2 More
This lot will be removed to our storage facility a… Read more PROPERTY FROM AN IMPORTANT JAPANESE PRIVATE COLLECTION

Nymphes et faunes

Nymphes et faunes
signed 'Corot' (lower right)
oil on canvas
381/2 x 511/2 in. (97.8 x 131 cm.)
Painted in 1870.
Laurent-Richard sale; Hôtel Drouot, Paris, 7 April 1873, lot 5.
M. Defoer, purchased from the above sale.
His sale; Galerie Georges Petit, Paris, 22 May 1886, lot 2.
with Knoedler & Co., Paris, 1887.
Barlett Collection, Boston, 1890.
William H. Fuller Collection, New York, 1912.
with M. Knoedler & Co., New York, circa 1922.
Collection Butterworth; Parke-Bernet, New York, 20 October 1954, lot 22.
with Wildenstein & Co., New York.
Miss A.D. Wiman sale; Sotheby's, London, 23 October 1963, lot 47.
Purchased at the above sale by J.W. Brown.
Anonymous sale; Christie's, New York, 22 April 2004, lot 104.
Anonymous sale; Christie's, New York, 12 October 2011, lot 31, where purchased by the present owner.
Gazette des Beaux-Arts, July 1870.
A. Robaut, L'oeuvre de Corot, catalogue raisonné et illustré, Paris, 1965, vol. III, pp. 244-5, no. 2002, illustrated.
Paris, Salon, 1870, no. 648, as Paysage avec figures.
Paris, Ecole des Beaux-Arts, Corot, 1875, no. 179, lent by Defoer.
Paris, Galerie Georges Petit, Cent-Chefs-d'Oeuvre, 1883, no 1.
New York, Knoedler Galleries, 1934, no. 26.
Munich, Haus der Kunst Munchen, Im Licht von Claude Lorrain. Landschaftsmalerei aus drei Jarhunderten, 12 March - 29 May 1983, no. 162.
Special notice
This lot will be removed to our storage facility at Momart. Christie’s will inform you if the lot has been sent offsite. Our removal and storage of the lot is subject to the terms and conditions of storage which can be found at and our fees for storage are set out in the table below - these will apply whether the lot remains with Christie’s or is removed elsewhere. Please call Christie’s Client Service 24 hours in advance to book a collection time at Momart. All collections from Momart will be by pre-booked appointment only. Tel: +44 (0)20 7839 9060 Email: If the lot remains at Christie’s it will be available for collection on any working day 9.00 am to 5.00 pm. Lots are not available for collection at weekends. This lot has been imported from outside of the UK for sale and placed under the Temporary Admission regime. Import VAT is payable at 5% on the hammer price. VAT at 20% will be added to the buyer’s premium but will not be shown separately on our invoice.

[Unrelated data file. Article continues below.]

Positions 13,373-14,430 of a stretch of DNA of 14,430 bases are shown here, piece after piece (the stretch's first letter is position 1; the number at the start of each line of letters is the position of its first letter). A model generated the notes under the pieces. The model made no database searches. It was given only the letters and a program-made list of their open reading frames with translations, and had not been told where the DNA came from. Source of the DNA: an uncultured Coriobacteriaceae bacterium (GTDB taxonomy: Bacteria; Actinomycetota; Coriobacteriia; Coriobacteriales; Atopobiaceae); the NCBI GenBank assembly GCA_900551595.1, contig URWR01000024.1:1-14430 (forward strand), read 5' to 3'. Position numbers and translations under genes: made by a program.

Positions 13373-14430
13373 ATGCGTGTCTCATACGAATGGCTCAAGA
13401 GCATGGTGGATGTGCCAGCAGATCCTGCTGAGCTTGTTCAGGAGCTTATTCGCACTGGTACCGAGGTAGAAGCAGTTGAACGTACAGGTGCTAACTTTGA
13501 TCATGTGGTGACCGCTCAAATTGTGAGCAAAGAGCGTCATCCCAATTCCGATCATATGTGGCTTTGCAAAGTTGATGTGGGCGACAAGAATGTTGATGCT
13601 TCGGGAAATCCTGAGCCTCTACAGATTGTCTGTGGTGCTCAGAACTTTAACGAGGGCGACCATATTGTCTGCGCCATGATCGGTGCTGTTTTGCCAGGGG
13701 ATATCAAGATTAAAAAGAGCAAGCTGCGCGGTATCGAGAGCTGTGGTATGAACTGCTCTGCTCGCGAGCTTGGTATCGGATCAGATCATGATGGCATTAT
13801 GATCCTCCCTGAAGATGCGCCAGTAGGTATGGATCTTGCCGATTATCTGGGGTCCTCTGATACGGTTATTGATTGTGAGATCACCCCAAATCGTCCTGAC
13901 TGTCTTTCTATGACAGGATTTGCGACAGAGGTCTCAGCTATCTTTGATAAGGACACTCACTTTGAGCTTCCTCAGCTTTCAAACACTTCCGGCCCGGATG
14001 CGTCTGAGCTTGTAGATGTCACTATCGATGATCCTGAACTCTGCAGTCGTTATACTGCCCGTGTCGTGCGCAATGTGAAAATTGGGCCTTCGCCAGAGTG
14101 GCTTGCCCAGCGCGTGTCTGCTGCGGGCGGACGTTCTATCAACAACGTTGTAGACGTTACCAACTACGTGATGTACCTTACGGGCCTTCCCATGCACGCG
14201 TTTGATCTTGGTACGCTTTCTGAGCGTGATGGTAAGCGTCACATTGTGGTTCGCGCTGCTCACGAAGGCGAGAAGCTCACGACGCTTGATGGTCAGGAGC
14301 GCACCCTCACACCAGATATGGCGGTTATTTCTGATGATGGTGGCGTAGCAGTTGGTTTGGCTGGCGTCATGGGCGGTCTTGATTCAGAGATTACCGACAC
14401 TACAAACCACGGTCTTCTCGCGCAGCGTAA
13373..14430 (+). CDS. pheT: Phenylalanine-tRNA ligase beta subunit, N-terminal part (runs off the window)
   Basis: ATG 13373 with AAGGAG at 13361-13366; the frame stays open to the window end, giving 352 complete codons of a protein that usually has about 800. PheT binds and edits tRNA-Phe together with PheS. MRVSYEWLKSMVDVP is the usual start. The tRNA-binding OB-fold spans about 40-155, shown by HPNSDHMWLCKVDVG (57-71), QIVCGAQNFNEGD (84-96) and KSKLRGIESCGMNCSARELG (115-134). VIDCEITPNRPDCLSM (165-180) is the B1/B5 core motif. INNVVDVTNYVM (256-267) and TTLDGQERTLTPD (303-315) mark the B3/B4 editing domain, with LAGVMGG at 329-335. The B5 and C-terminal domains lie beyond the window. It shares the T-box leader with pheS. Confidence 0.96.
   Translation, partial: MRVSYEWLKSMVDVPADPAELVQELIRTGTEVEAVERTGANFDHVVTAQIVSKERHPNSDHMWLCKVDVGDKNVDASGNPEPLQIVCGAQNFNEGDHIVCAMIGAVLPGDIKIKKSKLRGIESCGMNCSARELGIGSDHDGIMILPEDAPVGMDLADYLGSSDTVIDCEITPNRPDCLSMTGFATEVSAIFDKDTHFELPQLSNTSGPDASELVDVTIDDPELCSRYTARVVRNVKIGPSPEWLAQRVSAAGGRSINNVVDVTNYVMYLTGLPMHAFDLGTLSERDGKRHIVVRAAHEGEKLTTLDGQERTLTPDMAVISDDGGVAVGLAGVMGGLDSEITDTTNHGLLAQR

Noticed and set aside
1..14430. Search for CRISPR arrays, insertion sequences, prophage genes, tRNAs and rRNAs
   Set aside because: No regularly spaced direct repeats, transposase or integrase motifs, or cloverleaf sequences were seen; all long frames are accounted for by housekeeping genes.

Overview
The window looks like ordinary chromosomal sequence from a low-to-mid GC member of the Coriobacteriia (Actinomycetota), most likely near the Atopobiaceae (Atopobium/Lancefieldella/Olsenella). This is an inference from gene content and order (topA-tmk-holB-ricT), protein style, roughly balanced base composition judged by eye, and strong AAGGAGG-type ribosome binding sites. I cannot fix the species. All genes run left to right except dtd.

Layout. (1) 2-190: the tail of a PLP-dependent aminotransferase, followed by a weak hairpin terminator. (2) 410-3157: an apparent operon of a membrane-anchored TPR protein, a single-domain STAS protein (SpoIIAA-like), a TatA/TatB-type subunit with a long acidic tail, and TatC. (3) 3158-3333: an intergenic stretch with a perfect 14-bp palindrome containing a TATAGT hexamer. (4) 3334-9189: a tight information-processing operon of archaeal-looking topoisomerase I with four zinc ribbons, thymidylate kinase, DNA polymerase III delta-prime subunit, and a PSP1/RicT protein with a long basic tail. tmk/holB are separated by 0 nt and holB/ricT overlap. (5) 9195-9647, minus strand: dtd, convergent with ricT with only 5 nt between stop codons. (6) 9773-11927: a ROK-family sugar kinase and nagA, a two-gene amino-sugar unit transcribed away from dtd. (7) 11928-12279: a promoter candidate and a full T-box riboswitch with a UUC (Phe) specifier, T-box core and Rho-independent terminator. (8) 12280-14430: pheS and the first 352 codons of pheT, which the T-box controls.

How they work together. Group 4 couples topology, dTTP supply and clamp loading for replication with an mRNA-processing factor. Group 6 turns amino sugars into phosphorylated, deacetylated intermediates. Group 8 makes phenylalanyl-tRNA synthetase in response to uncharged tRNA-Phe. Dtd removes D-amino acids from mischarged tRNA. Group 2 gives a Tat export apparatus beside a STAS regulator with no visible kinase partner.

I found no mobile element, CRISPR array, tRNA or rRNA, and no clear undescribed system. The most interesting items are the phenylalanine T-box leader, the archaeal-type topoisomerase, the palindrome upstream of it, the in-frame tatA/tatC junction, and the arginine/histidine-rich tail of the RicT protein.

Brought to you by

Alastair Plumb
Alastair Plumb Specialist, Head of Sale, European Art

Lot Essay

Corot painted very few grand-scale pictures. Famous for sitting outside and painting from life, Corot produced these large-scale compositions in the winter months, when he could work in his studio and contemplate, through these large canvases, the beauty of nature which had sustained him through the summer. Nymphes et faunes ranks among the masterpieces of these memory pictures.
Corot was also in some sense a theatre director. This characteristic is most pronounced in his large works in which he organizes the composition in terms of light and space as though he was creating a stage-set. This is clearly apparent in Nymphes et faunes.
Apart from the purely formal aspects of the composition, there is always with Corot a deeper sentiment expressed through his art. Corot very often worked or simply walked in the forest at dusk, a time when the last birds were quiet and the nocturnal insects had not yet begun their light chirping. At this moment, filled with admiration for the landscape surrounding him, the artist felt an intense desire to transmit onto canvas this light, the forest, and his deepest emotions. At this brief moment, when the entire universe seemed to be suspended in emptiness, light spirits would come from his brush to fill the void. At first, these figures appear in his paintings as phantoms, almost invisible, and gradually they take their places as players on the stage composed by the artist.
Another characteristic exhibited by Corot in Nymphes et faunes is that his paintings are always in motion: there is clearly a rhythm to the composition which makes the work similar to a well-composed musical piece. In this work, Corot is almost more musician than painter, with his rhythms layered one upon the other, pierced by crescendos. The curtain of trees in the middle-ground are as gentle as the undulation of a great wave, giving their softness to the light and anchoring the composition. Then, in the centre of the painting, piercing the soft veil of trees, a single straight tree trunk bursts up through the middle of the painting. The distant horizon appears behind this tree, an invitation to the viewer to travel into the painting and in so doing, pay a visit to infinity.

More from British and European Art: Part 1

View All
View All